Netanyahu arrived in Moscow on Thursday morning to welcome Issachar upon her release, which comes weeks before national elections in Israel. She is expected to travel back to Israel on the prime minister’s plane.

“It wasn’t an easy night, I slept for maybe an hour,” her mother said. “I’m excited. I imagined it many times, she did too. But we never imagined the prime minister would come and bring her.

“It is over, thanks to the whole Israeli nation,” she said.

A Federal Penitentiary Service officer stands near the gate of a prison colony where Israeli citizen Naama Issachar jailed on drug charges has been serving her sentence in Novoye Grishino, Moscow region, Russia, January 30, 2020. (AP Photo/Pavel Golovkin)

Putin pardoned Issachar on Wednesday, with the Kremlin saying a presidential decree pardoning her on “humanitarian principles” was effective immediately.

Earlier, an Israeli official said Issachar’s release was the result of a Russian goodwill gesture toward the United States, stressing that Israel did not give Moscow anything in return.

“There was no deal with Russia. Naama’s release was done as a gesture by President [Vladimir] Putin to the US,” a senior official in an inter-ministerial committee dealing with the case told reporters in Netanyahu’s entourage.

Jerusalem’s Old City and Temple Mount from the Russian Orthodox Church on the Mount of Olives (undated) (©DEIAHL, Jerusalem)

According to Hebrew media reports, Russia had asked Israel to transfer a piece of Russian Orthodox Church property near the Old City of Jerusalem’s Church of the Holy Sepulchre to the Kremlin, as a goodwill gesture ahead of Issachar’s release.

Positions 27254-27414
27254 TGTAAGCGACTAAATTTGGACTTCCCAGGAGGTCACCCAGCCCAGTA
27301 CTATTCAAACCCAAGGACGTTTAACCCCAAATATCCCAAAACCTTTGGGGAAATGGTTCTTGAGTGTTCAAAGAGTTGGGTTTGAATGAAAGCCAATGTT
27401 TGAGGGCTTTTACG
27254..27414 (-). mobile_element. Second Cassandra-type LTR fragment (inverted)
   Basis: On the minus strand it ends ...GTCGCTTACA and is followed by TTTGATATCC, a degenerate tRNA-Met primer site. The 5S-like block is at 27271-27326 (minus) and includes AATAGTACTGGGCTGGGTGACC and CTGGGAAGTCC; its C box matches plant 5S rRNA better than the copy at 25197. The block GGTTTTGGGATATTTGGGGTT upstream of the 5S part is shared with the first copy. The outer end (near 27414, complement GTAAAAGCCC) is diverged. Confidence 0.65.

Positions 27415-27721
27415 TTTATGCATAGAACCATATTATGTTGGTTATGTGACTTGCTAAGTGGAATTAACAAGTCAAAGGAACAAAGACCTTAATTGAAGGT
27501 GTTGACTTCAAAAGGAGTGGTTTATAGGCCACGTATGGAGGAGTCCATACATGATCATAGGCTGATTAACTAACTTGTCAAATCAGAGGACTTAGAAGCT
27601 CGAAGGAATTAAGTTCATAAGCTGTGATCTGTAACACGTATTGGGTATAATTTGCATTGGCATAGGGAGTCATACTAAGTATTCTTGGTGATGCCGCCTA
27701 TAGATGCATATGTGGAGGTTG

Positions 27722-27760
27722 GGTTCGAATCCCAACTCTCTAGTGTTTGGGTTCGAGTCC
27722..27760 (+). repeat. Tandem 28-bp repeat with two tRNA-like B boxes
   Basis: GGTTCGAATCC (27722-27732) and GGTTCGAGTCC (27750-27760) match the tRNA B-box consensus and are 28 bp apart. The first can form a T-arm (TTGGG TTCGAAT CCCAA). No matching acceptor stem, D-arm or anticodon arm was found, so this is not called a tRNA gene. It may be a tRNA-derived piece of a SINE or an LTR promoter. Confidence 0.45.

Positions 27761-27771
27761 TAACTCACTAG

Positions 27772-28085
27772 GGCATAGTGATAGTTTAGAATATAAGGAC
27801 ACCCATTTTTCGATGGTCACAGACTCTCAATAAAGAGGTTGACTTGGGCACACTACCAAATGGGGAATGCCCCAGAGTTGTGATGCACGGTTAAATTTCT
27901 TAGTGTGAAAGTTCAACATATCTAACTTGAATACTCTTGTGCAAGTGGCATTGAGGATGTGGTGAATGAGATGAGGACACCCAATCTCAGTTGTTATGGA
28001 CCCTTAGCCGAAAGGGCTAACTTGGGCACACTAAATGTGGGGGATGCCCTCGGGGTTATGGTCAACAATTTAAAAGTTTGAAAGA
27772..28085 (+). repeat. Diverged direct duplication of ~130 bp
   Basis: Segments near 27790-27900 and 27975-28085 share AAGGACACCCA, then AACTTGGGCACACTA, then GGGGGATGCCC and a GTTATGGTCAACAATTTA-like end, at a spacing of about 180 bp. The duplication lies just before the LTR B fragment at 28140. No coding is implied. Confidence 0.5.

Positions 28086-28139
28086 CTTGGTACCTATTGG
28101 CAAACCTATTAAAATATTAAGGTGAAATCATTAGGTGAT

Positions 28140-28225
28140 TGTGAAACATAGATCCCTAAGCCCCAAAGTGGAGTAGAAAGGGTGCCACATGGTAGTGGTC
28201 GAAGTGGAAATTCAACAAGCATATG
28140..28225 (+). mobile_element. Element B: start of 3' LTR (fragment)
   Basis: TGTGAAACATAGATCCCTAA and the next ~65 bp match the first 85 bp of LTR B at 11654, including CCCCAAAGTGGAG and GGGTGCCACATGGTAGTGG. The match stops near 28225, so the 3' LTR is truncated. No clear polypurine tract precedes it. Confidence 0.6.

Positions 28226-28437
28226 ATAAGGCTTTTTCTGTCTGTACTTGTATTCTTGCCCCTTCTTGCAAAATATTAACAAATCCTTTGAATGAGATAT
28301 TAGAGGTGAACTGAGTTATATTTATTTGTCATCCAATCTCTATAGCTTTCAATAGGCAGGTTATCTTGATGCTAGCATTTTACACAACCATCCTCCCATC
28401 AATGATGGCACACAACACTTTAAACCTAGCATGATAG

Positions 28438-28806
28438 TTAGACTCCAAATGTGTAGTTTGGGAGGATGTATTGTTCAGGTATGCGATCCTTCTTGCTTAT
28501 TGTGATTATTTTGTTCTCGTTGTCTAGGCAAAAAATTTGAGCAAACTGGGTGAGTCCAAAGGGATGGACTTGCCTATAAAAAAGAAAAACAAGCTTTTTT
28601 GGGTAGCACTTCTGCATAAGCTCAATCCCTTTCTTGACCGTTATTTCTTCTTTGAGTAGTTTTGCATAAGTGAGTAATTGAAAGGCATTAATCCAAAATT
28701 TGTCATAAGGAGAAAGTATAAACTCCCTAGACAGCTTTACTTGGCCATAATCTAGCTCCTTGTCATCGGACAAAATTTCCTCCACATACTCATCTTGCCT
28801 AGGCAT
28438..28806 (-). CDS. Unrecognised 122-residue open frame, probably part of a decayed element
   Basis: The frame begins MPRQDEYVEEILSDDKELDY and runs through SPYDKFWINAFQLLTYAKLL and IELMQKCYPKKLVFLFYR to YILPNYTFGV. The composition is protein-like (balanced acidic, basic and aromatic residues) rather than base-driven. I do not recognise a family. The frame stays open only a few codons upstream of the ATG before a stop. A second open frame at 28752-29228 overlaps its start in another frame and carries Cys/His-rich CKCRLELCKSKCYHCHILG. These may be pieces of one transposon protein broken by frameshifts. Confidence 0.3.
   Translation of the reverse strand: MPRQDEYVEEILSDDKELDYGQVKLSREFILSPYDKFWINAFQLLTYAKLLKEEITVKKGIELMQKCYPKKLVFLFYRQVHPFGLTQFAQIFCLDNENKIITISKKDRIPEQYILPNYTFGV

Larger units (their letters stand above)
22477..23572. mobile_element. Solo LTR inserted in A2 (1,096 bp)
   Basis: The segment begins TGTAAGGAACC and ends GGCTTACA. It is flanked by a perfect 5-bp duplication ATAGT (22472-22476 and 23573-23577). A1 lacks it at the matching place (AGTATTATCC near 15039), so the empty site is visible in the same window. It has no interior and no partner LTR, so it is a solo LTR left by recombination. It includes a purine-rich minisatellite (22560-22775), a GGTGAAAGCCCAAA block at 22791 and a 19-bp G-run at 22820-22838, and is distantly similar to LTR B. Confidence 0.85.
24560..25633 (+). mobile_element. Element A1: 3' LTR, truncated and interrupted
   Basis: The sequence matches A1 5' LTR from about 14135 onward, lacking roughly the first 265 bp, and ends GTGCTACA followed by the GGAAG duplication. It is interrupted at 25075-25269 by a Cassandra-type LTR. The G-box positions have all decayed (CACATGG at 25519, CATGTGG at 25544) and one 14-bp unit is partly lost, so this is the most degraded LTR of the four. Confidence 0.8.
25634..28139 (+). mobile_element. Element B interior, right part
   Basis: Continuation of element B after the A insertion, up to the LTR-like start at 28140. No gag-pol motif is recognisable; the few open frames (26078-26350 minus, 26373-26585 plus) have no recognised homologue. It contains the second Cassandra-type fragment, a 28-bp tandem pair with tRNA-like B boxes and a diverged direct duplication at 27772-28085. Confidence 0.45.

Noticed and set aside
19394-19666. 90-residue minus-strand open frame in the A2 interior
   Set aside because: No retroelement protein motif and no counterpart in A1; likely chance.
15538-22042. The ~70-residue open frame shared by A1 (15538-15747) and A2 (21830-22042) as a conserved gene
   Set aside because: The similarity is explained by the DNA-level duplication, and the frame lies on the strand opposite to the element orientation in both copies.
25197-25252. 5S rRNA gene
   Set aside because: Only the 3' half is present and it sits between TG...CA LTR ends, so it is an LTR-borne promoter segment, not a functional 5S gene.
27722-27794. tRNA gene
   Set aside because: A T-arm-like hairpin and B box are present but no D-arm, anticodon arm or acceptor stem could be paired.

Russia has been demanding Israel hand over rights to Alexander’s Courtyard for over a decade, but Justice Ministry officials along with two senior Likud lawmakers who are immigrants from the former Soviet Union, Yuli Edelstein and Ze’ev Elkin, have opposed the measure.

Last week, a Russian national whose extradition from Israel to the US was believed to be linked to Isaachar’s fate, pleaded guilty to running a website that helped people commit more than $20 million in credit card fraud. Aleksey Burkov, 29, of St. Petersburg, Russia, entered the plea to charges including fraud and money-laundering, in a federal court in Virginia.

The government dealt with Issachar’s case not only because of the state’s responsibility toward all its citizens, but also out of a desire to solve a problem “that could hurt the sensitive relations between Russia and Israel,” the official added, speaking on condition of anonymity.

Securing Issachar’s release could boost Netanyahu’s popularity ahead of the March 2 elections, the third in less than a year after the prime minister failed to form a government in the previous two rounds of voting. The announcement Tuesday by the Prime Minister’s Office of the trip to Russia came less than an hour after Attorney General Avichai Mandelblit filed an indictment against Netanyahu for charges of bribery, fraud and breach of trust with the Jerusalem District Court.

Putin was in Israel last Thursday for a one-day visit to attend the World Holocaust Forum, which this year marked the 75th anniversary of the liberation of the Auschwitz death camp.

Prime Minister Benjamin Netanyahu, center, smile as Yaffa Issachar, second left, the mother of Naama Issachar, who is imprisoned in Russia, shakes hands with Russian President Vladimir Putin, right, in Jerusalem on January 23, 2020, ahead of the World Holocaust Forum. (Heidi Levine/Pool/AFP)

During his visit, he met Yaffa Issachar and said in a press statement after the meeting that “everything will be all right.” He said that it was clear to him from meeting Yaffa Issachar that her daughter comes from a “good, decent family.”

Issachar had become a cause célèbre in Israel, where her arrest and sentence were largely viewed as politically motivated.

Agencies contributed to this report.